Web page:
On the Move

Phone Museum in my Closet

As a card-carrying resident of my own personal comfort zone, I’ve found that there’s an awful lot that can rattle me. The upstairs neighbors renovating their flat for five months. A wonky lock on the front door. Friends or relatives staying at the flat.

But there’s not much worse for this Comfort Zone Guy than moving flats. If you’re an adherent to a comfort zone, then you understand.  

Moving is terrible. No matter who you are or what your philosophy is towards being settled, you probably have a bad memory of being surrounded by hundreds of boxes, bags, crates, and furniture that you had to bring somewhere else. Moving means you have to move everything in your house. Everything. Soap. Each shoe. Every notebook, pen, and bottle of hot sauce. And so, everything is disrupted.

And so it is, at the moment, my situation. My flat is a maze of boxes, bags, luggage, plastic bags labelled bathroom and shoes and cat stuff. My bedroom looks as though it has been looted after a zombie apocalypse; the doors of the cabinets flung wide open, drawers in various stages of open, making a perfect stairway for the so-far-ecstatic yet growingly-suspicious cat.

And of course as a Comfort Zone Guy, I have been upset. My routine is fractured. The place where I work out is now a Stonehenge for baskets of folders and ancient messenger bags. I have to remember which box the mugs are in so I can have my morning coffee. My office is no longer my snug and comfy office, but rather a desk amid and under ten boxes of books and pens and office stuff. The comforting bookshelves are mostly bare.

I know. I know. It’s not as if I’m off to prison. I am moving to a cozy flat across the city. But I have been a resident of my leafy backstreet in Prague 4 for about twelve years. At the moment I am a liminal character. Not here anymore, definitely not there yet, but somewhere in between. At my local pub the other night the waitress brought my beer and Becherovka before I even asked (as usual) and I felt like a fraud. When the grumpy cashier at my local grocery store rolled his eyes at me for paying with a 1000Kc note, I almost teared up.

It’s been fascinating what has come up out of my flat’s deep, long forgotten corners. Somewhere in my bedroom closet, and mostly unbeknownst to me, I have a museum for archaic mobile phones. I turned their tiny, push-buttoned fronts in my hand, wondering exactly how someone might send a tweet on these things. Burke looked at the tiny palm-sized smartphone, the Homo heidelbergensis to the Homo neanderthalensis of my last phone (a drop bigger, faster, smarter) and my current smartphone, the Homo sapiens, and she asked “Could you look at the internet on that thing?”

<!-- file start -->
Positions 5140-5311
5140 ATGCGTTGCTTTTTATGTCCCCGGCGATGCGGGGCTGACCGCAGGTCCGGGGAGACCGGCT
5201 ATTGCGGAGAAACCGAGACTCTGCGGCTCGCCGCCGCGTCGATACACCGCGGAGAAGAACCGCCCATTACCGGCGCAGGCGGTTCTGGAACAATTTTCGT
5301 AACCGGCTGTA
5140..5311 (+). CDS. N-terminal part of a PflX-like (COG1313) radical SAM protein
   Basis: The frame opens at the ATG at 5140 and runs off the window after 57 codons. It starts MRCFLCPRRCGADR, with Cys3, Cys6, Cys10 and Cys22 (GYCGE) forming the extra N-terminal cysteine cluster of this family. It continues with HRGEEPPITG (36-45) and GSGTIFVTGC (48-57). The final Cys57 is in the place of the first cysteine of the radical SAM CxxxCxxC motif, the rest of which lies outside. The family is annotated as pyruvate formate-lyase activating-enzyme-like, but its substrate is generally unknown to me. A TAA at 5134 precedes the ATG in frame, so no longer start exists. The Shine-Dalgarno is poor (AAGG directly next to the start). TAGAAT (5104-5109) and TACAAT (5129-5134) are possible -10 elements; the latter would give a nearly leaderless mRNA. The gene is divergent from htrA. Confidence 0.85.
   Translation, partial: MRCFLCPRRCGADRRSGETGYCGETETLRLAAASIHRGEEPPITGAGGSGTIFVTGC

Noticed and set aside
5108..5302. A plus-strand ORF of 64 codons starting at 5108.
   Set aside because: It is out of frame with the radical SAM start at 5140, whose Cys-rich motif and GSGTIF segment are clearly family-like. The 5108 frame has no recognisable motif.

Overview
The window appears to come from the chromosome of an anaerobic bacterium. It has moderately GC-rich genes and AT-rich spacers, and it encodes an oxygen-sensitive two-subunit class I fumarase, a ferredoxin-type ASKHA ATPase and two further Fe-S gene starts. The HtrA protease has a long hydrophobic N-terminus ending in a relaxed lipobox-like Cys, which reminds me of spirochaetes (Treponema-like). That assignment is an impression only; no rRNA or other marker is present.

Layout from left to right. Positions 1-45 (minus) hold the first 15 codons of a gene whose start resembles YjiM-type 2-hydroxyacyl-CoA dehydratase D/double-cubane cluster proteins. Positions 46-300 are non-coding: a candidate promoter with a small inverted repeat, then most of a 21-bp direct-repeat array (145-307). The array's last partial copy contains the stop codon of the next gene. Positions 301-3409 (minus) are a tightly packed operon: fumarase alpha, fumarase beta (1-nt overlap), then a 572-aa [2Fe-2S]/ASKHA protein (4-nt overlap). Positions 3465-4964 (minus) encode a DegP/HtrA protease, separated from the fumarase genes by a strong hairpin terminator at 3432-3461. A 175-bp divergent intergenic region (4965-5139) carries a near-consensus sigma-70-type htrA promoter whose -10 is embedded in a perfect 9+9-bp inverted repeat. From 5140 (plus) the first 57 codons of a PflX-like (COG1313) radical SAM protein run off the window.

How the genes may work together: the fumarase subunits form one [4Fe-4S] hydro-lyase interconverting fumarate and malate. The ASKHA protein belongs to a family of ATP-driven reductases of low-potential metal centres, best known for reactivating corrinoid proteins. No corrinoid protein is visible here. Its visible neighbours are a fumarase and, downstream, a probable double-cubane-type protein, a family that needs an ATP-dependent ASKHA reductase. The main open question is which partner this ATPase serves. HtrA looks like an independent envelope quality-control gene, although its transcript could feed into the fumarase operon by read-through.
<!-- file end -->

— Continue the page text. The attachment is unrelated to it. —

“Yes,” I replied, but for the life of me I had no idea how I did that.

There was a lot of personal memorabilia as well. I found my very first travel card, the one Caledonian School, my first language school in Prague, gave me upon arrival in August 2004. It was laminated in plastic and looked not unlike my first fake ID (Ohio). I found my TEFL certificate, my induction packet from the school, pictures from when my hair was only pepper and no salt, my waistline was much larger, when I had a tree in my front room. It was a nice, nostalgic, if mildly sad traipse down memory lane.

It can be hard for a Comfort Zone Guy to dig up the corners of his life. Those things are buried in the corners for reasons. Perhaps it brought on too much reflection of the self-critical type. In lieu of warming in forward progress, I instead considered my continual shortcomings. Pictures of friends who long ago moved away brought feelings of doubt. Hundreds of notebooks, stories, papers with story ideas, and character resumes brought some solace, as they had already been put to use and turned into books and stories.

I have packed some of it as it’s too rich in sentimental value to cast away. But a lot I said goodbye to and dropped into a trash bag. Part of moving is paring down, cutting out the unneeded. And we are never more willing and unwilling to throw things away than when we are moving. I’m not carrying that damned kettle! I’ll buy a new one!  

No doubt it will take a few weeks, but I’ll get comfortable in my new place in Prague 6. I’ll find my local grocery store, say hello to the grumpy cashier there. It’ll be no time before some new waitress at the new local pub will have my beer and Becherovka before I hit my seat. And soon I’ll have my comfy office set up and my books on the shelves. But it’ll take a while for the silty memories to settle again until it falls into the corners of my new comfort zone.

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